The last two days have been remarkable in all that I’ve seen but also in who I’ve been “with”.
We began yesterday with a taxi ride that took us about 3 miles from our apartment to the Borghese Museum and you’re thinking, “How fabulous,” but I left Heidi and Scott to view the magnificent pieces there, because I was on a mission. I continued on northwest for another mile, which led me through the park and then a very upscale neighborhood and finally to Our Lady of Peace, Prelatic Church of Opus Dei. Entering, I took one flight of stairs down and came to the chapel where the mortal remains of St. Josemaria Escriva are held until the Great Day or Our Lord.
I went up and sat on the right at the front and spent time in prayer with this great Saint and then prayed my Rosary.
After my time here, I headed back to the museum to meet my friends and then take another cab ride (about three miles) to the Appia Antica Caffe for lunch and then a walk down the Appian Way to the Catacombs of St. Sebastian.
The Appian Way was one of the earliest Roman roads and very strategic with construction beginning around the year 312 b.c. The stones you see here are the original and in places you can see where the ruts have cut into them. It is also very likely that Peter and Paul would have traveled this very road and also where Peter is said to have had a vision of Jesus and asked him, “Domine quo Vadis?” (“Lord, where are you going?”) You’ll be able to find the entire story if you don’t already know it.
The road led us to the Catacombs where we took the tour leading us down into the tombs. Until Constantine was Emperor, Christians were not allowed to be buried inside the city walls, so the catacombs provided such a place. There are no pictures allowed, so I’ve pulled some from the internet. There are 12 km of tunnels under the church and an estimated 65,000 people were buried here. I couldn’t help myself from touching the walls and soil. Many of the people buried here were some of the earliest Christians in Rome. In addition, when the barbarians were sacking Rome, the remains of both Peter and Paul were brought to these catacombs for safekeeping. We know this because of the graffiti on the walls, many of which reference the two Apostles… amazing!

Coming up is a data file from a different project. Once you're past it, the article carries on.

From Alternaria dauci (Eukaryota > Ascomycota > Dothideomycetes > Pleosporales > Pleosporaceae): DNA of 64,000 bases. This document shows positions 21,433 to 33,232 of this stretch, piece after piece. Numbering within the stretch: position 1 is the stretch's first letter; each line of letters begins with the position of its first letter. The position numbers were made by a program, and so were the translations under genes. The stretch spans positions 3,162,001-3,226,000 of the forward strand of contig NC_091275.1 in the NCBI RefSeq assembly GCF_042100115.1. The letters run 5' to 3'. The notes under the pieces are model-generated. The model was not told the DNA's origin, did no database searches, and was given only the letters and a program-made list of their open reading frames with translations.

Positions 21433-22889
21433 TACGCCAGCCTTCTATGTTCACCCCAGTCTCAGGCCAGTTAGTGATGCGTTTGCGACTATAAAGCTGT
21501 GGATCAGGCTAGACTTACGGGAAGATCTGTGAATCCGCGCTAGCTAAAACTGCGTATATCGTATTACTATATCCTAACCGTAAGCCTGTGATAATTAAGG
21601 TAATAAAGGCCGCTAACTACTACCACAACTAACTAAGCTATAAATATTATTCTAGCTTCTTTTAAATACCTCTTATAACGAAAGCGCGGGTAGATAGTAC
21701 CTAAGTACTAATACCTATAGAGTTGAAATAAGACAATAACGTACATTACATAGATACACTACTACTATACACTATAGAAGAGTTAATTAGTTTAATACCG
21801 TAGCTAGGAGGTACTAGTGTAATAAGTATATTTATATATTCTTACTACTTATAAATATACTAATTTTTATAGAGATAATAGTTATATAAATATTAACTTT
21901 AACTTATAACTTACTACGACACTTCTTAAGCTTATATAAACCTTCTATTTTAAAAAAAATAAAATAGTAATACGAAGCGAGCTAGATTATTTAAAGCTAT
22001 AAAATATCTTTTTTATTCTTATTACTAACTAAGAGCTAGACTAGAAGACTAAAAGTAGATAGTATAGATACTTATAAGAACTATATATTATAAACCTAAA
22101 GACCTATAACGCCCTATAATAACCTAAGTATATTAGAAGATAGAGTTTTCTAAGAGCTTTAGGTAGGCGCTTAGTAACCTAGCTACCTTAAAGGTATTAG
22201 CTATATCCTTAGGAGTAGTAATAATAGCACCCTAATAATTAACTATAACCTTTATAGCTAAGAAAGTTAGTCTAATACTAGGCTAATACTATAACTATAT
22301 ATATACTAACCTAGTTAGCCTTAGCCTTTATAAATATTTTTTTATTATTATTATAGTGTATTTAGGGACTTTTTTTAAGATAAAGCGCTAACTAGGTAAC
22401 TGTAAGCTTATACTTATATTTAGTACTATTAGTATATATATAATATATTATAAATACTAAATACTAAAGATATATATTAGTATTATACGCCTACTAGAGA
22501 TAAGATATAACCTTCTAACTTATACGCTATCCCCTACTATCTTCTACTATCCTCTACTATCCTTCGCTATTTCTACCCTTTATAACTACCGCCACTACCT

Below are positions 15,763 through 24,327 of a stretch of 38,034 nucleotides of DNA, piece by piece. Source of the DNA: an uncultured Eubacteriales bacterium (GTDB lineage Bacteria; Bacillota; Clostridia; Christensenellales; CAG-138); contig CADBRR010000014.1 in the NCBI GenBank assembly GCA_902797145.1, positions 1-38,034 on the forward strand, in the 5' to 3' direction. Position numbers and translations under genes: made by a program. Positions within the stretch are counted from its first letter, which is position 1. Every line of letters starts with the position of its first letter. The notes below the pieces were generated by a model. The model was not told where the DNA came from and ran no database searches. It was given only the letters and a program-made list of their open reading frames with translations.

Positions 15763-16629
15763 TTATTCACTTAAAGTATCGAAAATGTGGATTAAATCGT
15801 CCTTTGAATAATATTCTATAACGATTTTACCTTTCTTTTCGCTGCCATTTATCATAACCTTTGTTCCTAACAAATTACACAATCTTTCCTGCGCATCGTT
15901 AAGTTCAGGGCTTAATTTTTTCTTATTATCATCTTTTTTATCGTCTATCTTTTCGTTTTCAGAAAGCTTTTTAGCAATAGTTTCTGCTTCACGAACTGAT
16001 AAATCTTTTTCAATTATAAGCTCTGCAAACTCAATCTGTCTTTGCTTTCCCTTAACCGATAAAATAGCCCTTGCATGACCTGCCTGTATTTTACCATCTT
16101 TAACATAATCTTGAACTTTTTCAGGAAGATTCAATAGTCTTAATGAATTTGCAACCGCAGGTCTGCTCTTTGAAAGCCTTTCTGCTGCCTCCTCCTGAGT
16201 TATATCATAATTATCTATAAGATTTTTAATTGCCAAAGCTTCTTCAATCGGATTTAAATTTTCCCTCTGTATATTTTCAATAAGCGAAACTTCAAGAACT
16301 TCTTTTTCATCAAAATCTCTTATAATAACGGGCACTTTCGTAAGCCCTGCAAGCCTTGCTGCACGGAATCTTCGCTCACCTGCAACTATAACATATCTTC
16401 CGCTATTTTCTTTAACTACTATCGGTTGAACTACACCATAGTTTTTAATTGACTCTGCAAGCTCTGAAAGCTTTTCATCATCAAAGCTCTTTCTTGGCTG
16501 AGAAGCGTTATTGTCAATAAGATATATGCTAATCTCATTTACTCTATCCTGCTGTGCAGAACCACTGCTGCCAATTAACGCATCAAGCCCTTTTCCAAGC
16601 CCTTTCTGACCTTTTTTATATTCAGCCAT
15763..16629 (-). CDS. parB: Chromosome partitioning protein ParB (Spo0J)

Finally, another taxi took us to the Basilica of St. Paul’s Outside the Walls and the tomb of the great Apostle to the Gentiles. I could not believe how empty the church was compared to the Vatican, but it does require a bit of an effort to get to. You are able to see exactly where Paul was buried.
I was fascinated with the columns in this place.
That ended our day with the exception of a really nice meal out and when in Italy you’ve got to eat Italian and the Ravioli and wine were wonderful.
Today was another early day and I went back to the Vatican for the tour of the dome. Heidi and Scott had taken this one before, so we went in different directions.
To be honest, I was a bit apprehensive about this because of the number of steps involved and I do confess to being a wee bit winded at the top, but I did make it and the view was spectacular.
After coming back down, I had one final stop to make and after a little research last night, I knew where to find him: Pope John Paul II. You come across the tombs of so many great people, but then, like with Escriva, you come across one of your heroes and the world kind of stops.
The Rosary meant so much to him that today I stopped in the midst of all the crowds and prayed mine. So moving to be so close.
At this point my legs were jello and the crowds were massive, so I made my way back to the apartment where I’ve spent the remainder of the day napping and reading. I’m fixing supper tonight, so I’m off to do that, but one final thought: I keep talking about praying with these great Saints, but remember that some of the other great saints are your friends and your family. Take time to pray with them as well.
I’ve no idea what’s on the radar for tomorrow, so it will be a surprise to us all. Blessings.